Fellow classmate Raine Cooper, 9, dubbed the ‘Emeril Lagasse’ of the previous week’s burrito cooking class by Rose, said he feels more prepared for the school year because of the program’s focus on English Language Arts (ELA) and Math. Still, his favorite summer activities are outside the classroom.“The reason why I like it is because it gets me energized. . . and I learn how to play new [sports],” Cooper said.
The program focuses on academics in the morning, using an ELA and Math curriculum adopted from the Wallace Foundation. The students also take field trips to different Boston sites and learn physical fitness activities during the afternoon.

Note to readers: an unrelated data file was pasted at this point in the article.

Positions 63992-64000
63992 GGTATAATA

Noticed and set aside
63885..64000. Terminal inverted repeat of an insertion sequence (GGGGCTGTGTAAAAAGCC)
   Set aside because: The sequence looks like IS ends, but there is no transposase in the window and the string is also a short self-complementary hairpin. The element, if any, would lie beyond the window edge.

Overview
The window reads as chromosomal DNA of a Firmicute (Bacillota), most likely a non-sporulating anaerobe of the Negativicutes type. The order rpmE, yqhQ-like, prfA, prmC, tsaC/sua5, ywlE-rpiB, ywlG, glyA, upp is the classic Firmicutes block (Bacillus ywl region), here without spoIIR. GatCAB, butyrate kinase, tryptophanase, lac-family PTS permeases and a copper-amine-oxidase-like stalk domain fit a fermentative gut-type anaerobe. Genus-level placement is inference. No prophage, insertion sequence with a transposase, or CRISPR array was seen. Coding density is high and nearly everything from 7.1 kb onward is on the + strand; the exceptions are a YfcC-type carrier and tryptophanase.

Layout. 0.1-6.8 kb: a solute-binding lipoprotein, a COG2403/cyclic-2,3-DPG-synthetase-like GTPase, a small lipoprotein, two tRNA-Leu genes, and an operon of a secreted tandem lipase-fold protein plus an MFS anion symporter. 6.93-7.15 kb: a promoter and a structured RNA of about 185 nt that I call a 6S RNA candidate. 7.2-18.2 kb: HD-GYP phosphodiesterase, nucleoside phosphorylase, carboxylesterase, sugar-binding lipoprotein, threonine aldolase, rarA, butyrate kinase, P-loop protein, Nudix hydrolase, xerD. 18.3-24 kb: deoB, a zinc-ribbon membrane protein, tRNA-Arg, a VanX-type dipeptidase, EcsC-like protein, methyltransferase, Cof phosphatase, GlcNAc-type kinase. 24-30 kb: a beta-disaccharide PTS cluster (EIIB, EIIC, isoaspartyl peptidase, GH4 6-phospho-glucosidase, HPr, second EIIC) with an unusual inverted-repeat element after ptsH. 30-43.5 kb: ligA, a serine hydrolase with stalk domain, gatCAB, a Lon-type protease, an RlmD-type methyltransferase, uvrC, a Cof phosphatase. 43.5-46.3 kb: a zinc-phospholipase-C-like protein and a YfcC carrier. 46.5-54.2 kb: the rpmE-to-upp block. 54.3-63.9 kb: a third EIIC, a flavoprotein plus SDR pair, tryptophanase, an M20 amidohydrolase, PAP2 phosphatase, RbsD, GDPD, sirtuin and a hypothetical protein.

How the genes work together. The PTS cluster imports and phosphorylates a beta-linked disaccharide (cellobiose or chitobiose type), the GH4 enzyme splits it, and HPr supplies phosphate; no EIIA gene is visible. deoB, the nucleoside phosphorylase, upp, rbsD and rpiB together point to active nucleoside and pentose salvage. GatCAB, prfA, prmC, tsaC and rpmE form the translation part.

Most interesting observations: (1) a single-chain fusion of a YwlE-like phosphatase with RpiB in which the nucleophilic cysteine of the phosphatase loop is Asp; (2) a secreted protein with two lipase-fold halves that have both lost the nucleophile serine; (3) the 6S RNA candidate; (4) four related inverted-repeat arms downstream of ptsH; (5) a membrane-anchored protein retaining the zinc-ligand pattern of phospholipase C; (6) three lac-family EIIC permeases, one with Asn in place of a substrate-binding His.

“The ELA program that was chosen? Rave reviews,” Partridge said. “To the point that teachers are begging for the district to adopt it as a district-wide program. . . It’s been this really cool five-week incubator to try out some of these things that you don’t get to do necessarily.”
The academics component is taught by Dever teachers, one of whom will be teaching some of the students in the fourth grade in the fall. Partridge said the teachers elected to do the summer program are very passionate about their jobs and supportive of the students’ learning.
According to Rose, this helps foster good student-teacher and teacher-parent relationships even before the school year begins. Many behavioral issues are also addressed during the summer, as Rose said the students are constantly working on developing patience and self-control skills.